`` import matplotlib.pyplot as plt # Sample data months = ['Jan', 'Feb', 'Mar', 'Apr', 'May', 'Jun', 'Jul'] sales = [10000, 12000, 15000, 18000, 20000, 22000, 24000] advertising_expenses = [2000, 2500, 3000, 3500, 4000, 4500, 5000] # Create figure and axis objects fig, ax1 = plt.subplots() # Plot sales on the first y-axis ax1.plot(months, sales, color='orange') ax1.set_xlabel('Months') ax1.set_ylabel('Sales') # Create a second y-axis ax2 = ax1.twinx() # Plot advertising expenses on the second y-axis ax2.plot(months, advertising_expenses, color='brown') ax2.set_ylabel('Advertising Expenses') # Show the plot plt.show() ``

In this example, we have monthly sales data and corresponding advertising expenses. We plot the sales data on the first y-axis and the advertising expenses on the second y-axis. The labels and colors for the lines are adjusted accordingly.

### Sample 4: Website Traffic and Conversion Rate

Suppose you want to analyze the relationship between website traffic and conversion rate. Here’s an example code snippet:

`` import matplotlib.pyplot as plt # Sample data months = ['Jan', 'Feb', 'Mar', 'Apr', 'May', 'Jun', 'Jul'] website_traffic = [1000, 1200, 1500, 1800, 2000, 2200, 2400] conversion_rate = [0.1, 0.12, 0.15, 0.2, 0.18, 0.2, 0.22] # Create figure and axis objects fig, ax1 = plt.subplots() # Plot website traffic on the first y-axis ax1.plot(months, website_traffic, color='blue') ax1.set_xlabel('Months') ax1.set_ylabel('Website Traffic') # Create a second y-axis ax2 = ax1.twinx() # Plot conversion rate on the second y-axis ax2.plot(months, conversion_rate, color='green') ax2.set_ylabel('Conversion Rate') # Show the plot plt.show() ``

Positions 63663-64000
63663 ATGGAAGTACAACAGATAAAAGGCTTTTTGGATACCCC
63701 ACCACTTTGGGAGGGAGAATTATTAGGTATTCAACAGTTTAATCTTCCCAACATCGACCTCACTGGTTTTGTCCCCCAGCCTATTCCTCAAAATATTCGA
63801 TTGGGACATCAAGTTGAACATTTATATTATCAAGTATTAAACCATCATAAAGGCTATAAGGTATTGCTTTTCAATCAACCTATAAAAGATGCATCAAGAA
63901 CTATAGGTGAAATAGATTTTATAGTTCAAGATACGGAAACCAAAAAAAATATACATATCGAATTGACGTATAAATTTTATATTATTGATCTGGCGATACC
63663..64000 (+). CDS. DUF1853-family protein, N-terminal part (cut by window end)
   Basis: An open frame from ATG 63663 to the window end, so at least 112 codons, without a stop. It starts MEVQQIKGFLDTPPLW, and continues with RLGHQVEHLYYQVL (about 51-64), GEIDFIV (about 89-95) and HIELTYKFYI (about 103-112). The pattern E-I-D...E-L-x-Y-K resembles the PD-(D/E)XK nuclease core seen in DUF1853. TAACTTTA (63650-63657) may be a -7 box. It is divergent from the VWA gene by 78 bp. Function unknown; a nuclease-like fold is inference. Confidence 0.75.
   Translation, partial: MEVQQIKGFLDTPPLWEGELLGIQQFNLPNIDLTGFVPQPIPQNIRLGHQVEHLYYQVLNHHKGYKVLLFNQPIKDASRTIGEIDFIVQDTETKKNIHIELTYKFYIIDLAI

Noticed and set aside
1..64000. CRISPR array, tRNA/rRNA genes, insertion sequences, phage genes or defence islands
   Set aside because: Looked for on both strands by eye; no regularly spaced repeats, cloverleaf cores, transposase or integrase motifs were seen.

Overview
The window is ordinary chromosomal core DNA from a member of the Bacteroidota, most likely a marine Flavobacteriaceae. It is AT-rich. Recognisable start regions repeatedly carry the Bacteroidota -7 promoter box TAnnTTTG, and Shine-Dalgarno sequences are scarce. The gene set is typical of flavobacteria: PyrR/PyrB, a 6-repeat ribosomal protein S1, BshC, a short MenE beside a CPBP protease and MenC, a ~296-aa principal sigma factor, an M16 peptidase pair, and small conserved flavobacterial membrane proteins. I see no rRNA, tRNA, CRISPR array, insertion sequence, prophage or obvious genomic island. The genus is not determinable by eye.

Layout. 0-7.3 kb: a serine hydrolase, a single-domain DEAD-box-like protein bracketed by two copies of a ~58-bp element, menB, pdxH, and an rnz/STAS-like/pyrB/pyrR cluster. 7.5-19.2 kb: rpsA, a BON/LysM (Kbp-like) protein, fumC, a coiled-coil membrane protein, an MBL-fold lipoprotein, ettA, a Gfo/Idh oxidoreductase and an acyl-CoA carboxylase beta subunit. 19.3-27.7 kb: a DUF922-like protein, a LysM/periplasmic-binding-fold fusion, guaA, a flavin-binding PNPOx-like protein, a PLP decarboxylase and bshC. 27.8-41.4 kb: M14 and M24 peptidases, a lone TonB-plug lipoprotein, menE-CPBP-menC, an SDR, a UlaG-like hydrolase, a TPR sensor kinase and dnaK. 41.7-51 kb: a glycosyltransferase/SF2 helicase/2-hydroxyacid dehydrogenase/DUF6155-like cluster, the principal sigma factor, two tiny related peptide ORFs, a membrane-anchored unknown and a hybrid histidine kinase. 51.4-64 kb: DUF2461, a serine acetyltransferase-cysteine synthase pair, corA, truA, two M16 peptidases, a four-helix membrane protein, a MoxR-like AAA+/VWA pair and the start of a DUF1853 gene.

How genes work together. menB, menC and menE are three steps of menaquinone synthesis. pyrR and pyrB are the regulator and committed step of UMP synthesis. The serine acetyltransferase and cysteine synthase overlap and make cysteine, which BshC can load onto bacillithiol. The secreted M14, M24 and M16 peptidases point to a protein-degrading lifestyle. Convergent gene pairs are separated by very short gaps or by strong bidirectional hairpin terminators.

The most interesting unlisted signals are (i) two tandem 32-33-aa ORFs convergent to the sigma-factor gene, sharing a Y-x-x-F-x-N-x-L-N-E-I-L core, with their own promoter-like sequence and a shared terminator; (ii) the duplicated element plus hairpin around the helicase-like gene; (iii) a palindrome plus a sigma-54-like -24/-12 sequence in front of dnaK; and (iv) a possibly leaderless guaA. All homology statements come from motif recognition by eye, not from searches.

In this example, we have monthly website traffic data and the corresponding conversion rates. We plot the website traffic on the first y-axis and the conversion rates on the second y-axis.

### Sample 5: Revenue and Expenses

Let’s consider a scenario where you want to compare revenue and expenses over a period of time. Here’s an example code snippet:

`` import matplotlib.pyplot as plt # Sample data months = ['Jan', 'Feb', 'Mar', 'Apr', 'May', 'Jun', 'Jul'] revenue = [10000, 12000, 15000, 18000, 20000, 22000, 24000] expenses = [8000, 9000, 10000, 11000, 12000, 13000, 14000] # Create figure and axis objects fig, ax1 = plt.subplots() # Plot revenue on the first y-axis ax1.plot(months, revenue, color='red') ax1.set_xlabel('Months') ax1.set_ylabel('Revenue') # Create a second y-axis ax2 = ax1.twinx() # Plot expenses on the second y-axis ax2.plot(months, expenses, color='purple') ax2.set_ylabel('Expenses') # Show the plot plt.show() ``

In this example, we have monthly revenue and expenses data. We plot the revenue on the first y-axis and the expenses on the second y-axis.

### 1. Can I create line charts with two y-axes in Python using other libraries?

Yes, besides Matplotlib, you can also create line charts with two y-axes using libraries like Plotly and Seaborn. Each library may have slightly different syntax and functionality, so it’s worth exploring the documentation for the specific library you are using.

### 2. How do I customize the appearance of the line chart?

You can customize various aspects of the line chart, such as the line colors, line styles, markers, axis labels, titles, and more. Each library provides different functions and parameters for customization. Refer to the documentation of the library you are using for detailed instructions.

### 3. Can I add more than two y-axes to a line chart?

Yes, it is possible to add more than two y-axes to a line chart. However, adding too many y-axes can make the chart cluttered and difficult to interpret. It is generally recommended to limit the number of y-axes to two or three for better readability.